Like its population, Colorado’s workforce is getting older as people work past traditional retirement age.
A recent conference held in Denver explored the business case of how older, experienced workers affect a company’s bottom line (catch up with the subject in last week’s newsletter here) and how to attract and retain them. But the Age-Inclusive Management Strategies conference also addressed how the people of any age view work today.
A key word: Flexibility. That helps young parents who may need to be at home on some school days, workers who may be taking care of aging parents, and the adults who need to or want to work beyond the traditional retirement age.
“Flexible practices that keep ‘retirement’ age, high-tenure people in your organization can really be valuable for the business,” said Rick Guzzo, co-founder of Mercer’s Workforce Sciences Institute, whose research found that age has a neutral impact on a company’s financial performance. But adding tenure and age together and companies with more of these older workers produced a significant positive effect for the firm.
Guzzo shared that in a survey of 8,000 workers around the globe, 84% expect to work past normal retirement age. Most said it was to stay mentally sharp, but a similar percent said it was to stay busy or because they needed the money. That left just 16% who planned to retire at age 65, or whatever age they considered as retirement.
And Colorado labor force data shows that people 65 and older are remaining more active in the workforce than this age group did in the past. In 22 years, the rate of workers 65 and older in the workforce has nearly doubled, to 23.2% this year, compared to 12.1% in 2000.
Most of the other age groups have remained steady, except for younger workers with teenagers showing the great declines in getting a job or looking for one.
“A lot of people want to work, but under different circumstances. Maybe fewer hours, a little more flexibility, etc. So accommodate them, enable it. Make it happen,” Guzzo said. “There are phased retirement programs that enable people to transition by stepping down the work, which meets the employee’s needs but also provides for the transfer of knowledge and preparing those who are behind them to step up and do the work.”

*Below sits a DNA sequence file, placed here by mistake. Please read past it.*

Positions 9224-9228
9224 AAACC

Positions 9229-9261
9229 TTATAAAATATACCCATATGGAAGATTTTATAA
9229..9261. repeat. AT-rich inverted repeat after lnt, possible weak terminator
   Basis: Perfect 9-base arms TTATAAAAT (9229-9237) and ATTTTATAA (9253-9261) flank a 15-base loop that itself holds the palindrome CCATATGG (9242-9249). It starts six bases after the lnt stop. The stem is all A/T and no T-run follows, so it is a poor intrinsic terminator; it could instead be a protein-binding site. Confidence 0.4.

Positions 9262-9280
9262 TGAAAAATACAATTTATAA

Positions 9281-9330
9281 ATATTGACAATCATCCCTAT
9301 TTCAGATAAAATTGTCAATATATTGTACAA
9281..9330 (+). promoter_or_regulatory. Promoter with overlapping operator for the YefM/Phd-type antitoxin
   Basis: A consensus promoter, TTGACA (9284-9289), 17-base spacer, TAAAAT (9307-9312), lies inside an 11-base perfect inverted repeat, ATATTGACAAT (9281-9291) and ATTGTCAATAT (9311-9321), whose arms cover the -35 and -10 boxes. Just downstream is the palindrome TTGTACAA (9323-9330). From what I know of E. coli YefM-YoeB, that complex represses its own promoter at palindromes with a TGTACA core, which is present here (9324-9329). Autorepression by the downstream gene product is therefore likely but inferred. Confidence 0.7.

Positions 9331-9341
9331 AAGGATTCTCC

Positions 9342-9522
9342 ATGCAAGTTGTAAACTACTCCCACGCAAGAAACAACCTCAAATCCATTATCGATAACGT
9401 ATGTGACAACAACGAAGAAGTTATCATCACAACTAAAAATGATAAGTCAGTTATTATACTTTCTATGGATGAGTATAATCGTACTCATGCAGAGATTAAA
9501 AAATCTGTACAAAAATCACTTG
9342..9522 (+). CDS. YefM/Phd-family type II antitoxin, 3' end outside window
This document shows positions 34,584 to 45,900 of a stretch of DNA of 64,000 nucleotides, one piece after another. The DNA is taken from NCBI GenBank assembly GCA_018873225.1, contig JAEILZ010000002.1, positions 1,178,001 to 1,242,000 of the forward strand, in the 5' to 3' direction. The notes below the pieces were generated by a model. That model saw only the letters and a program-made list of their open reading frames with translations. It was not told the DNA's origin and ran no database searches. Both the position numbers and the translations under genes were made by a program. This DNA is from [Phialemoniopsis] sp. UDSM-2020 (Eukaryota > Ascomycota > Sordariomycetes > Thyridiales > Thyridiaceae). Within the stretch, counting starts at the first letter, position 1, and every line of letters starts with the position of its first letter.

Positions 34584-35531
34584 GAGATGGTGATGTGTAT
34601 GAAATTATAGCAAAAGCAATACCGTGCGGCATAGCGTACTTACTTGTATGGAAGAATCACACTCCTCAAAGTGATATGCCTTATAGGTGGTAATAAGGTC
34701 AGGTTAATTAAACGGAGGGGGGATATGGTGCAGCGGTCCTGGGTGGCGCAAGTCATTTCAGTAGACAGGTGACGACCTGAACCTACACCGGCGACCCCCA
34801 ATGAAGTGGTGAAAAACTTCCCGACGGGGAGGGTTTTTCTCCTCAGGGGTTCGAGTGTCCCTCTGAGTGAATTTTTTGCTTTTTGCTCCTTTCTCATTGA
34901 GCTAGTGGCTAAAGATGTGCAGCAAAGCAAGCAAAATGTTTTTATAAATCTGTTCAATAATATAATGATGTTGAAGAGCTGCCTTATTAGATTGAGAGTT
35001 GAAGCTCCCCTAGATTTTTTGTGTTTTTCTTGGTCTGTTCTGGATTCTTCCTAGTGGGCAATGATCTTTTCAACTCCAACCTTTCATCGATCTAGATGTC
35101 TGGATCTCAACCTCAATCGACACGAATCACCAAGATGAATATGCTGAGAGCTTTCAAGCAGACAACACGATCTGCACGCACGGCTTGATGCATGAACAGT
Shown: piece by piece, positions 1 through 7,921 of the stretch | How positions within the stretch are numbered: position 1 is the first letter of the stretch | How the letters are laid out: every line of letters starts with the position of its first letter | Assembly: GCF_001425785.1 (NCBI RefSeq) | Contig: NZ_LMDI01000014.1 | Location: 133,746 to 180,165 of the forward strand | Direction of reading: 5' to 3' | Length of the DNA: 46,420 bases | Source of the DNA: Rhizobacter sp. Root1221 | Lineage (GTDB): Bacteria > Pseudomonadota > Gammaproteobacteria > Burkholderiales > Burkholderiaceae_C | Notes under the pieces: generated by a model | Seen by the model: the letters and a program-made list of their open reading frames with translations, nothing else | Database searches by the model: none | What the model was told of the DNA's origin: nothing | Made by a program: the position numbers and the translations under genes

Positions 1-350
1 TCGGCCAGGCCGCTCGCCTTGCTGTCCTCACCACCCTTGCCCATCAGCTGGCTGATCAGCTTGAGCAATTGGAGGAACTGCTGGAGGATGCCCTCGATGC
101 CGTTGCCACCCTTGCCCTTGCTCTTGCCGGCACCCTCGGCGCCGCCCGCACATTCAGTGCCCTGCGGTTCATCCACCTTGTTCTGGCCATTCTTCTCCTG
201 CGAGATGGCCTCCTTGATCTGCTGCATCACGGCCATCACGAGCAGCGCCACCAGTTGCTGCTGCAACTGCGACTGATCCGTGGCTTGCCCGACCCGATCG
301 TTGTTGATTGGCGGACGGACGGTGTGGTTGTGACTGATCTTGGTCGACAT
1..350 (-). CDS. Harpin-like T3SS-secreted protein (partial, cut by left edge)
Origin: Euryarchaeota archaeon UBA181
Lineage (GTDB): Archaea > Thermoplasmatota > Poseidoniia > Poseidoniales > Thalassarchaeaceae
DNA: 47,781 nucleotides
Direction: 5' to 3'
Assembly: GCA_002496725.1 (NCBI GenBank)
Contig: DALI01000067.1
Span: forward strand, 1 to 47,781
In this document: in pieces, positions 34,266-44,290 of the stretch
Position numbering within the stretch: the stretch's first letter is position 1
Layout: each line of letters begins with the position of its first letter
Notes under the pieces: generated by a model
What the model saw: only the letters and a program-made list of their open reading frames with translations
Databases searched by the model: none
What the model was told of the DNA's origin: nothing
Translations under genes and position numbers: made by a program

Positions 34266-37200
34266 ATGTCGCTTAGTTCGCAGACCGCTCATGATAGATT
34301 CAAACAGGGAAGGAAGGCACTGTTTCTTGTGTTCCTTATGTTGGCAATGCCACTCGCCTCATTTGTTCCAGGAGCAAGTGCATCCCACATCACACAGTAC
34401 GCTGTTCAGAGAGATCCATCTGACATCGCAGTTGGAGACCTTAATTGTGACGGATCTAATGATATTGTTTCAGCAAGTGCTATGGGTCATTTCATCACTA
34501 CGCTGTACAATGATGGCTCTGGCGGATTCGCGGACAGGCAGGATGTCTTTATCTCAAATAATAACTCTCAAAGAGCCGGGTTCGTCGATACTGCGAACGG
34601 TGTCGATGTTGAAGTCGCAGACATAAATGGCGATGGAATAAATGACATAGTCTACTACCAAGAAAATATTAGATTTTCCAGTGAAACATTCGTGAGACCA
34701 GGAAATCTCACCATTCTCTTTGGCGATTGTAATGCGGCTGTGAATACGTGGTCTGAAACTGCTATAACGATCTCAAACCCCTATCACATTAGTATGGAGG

But it was really the stories that panelists shared that illustrated how to manage the multigenerational workforce:
- Use clear language in job postings that any generation can understand, said Catherine Collinson, CEO and president of Transamerica Institute, which organized the event. “There’s an employer in my neighborhood, a fast-growing tech company, and I went and looked at their job postings. … It had acronyms and things that I knew conceptually that I would know what the job was, but the use of acronyms was so dense, I didn’t know what they were talking about.”
- Make the job posting inclusive, suggested Richard Eisenberg, a former editor at Next Avenue and Money magazine who considers himself “unretired.” He shared a story of a landscaping company that had difficulty attracting applicants. But not all the positions required heavy labor. “If they only included in their job posting that the jobs didn’t require heavy lifting and that kind of work, you might get some people who didn’t apply because they were afraid they couldn’t do the job.”
- Adapt when needed, said Kerry Hannon, who has written about career transitions and is a senior columnist at Yahoo Finance. Her manager is “decades younger” but the relationship works because each respects the other. But when she started her new job, she said, “My manager wasn’t returning my emails or my phone calls and I was getting really upset. I thought I had done something wrong. Turns out, she communicates on Slack. I had never even been on Slack before so I quickly got myself up to speed, never said a word about it and that is how I communicate with her.”
The resource list
- Work At Home Vintage Experts — Connects employers to workers over 50 who aren’t ready to retire but are easing into retirement. It’s not a temp agency but a tech platform providing contract remote staffing with experience in insurance, accounting, HR and other occupations. >> wahve.com
- SecondActWomen — Denver-based membership organization to help women in their 40s, 50s and up reboot their career or jump back into the workplace. >> secondactwomen.com
- National Experienced Workforce Solutions — Virginia-based nonprofit with an office in Lakewood that hires workers age 55 and older for jobs at government agencies. >> newsolutions.org